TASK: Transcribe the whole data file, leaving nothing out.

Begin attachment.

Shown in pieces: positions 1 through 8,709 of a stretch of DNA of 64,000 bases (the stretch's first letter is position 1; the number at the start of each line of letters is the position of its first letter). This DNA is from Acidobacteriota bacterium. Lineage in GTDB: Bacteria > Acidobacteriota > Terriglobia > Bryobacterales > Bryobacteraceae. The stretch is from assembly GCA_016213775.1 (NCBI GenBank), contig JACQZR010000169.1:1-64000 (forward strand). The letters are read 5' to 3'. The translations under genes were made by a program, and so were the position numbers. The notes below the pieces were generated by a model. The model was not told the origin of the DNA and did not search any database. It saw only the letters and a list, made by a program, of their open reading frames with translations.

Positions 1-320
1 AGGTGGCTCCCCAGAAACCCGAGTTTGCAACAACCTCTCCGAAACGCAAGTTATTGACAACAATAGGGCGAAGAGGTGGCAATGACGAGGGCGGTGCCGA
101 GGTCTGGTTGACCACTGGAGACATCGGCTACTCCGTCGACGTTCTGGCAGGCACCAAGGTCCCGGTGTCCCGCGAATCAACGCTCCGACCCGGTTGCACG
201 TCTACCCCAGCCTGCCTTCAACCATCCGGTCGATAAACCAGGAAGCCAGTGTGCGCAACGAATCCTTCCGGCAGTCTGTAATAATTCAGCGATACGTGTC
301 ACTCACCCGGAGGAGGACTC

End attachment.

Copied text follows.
Shown in pieces: positions 1 through 8,709 of a stretch of DNA of 64,000 bases (the stretch's first letter is position 1; the number at the start of each line of letters is the position of its first letter). This DNA is from Acidobacteriota bacterium. Lineage in GTDB: Bacteria > Acidobacteriota > Terriglobia > Bryobacterales > Bryobacteraceae. The stretch is from assembly GCA_016213775.1 (NCBI GenBank), contig JACQZR010000169.1:1-64000 (forward strand). The letters are read 5' to 3'. The translations under genes were made by a program, and so were the position numbers. The notes below the pieces were generated by a model. The model was not told the origin of the DNA and did not search any database. It saw only the letters and a list, made by a program, of their open reading frames with translations.

Positions 1-320
1 AGGTGGCTCCCCAGAAACCCGAGTTTGCAACAACCTCTCCGAAACGCAAGTTATTGACAACAATAGGGCGAAGAGGTGGCAATGACGAGGGCGGTGCCGA
101 GGTCTGGTTGACCACTGGAGACATCGGCTACTCCGTCGACGTTCTGGCAGGCACCAAGGTCCCGGTGTCCCGCGAATCAACGCTCCGACCCGGTTGCACG
201 TCTACCCCAGCCTGCCTTCAACCATCCGGTCGATAAACCAGGAAGCCAGTGTGCGCAACGAATCCTTCCGGCAGTCTGTAATAATTCAGCGATACGTGTC
301 ACTCACCCGGAGGAGGACTC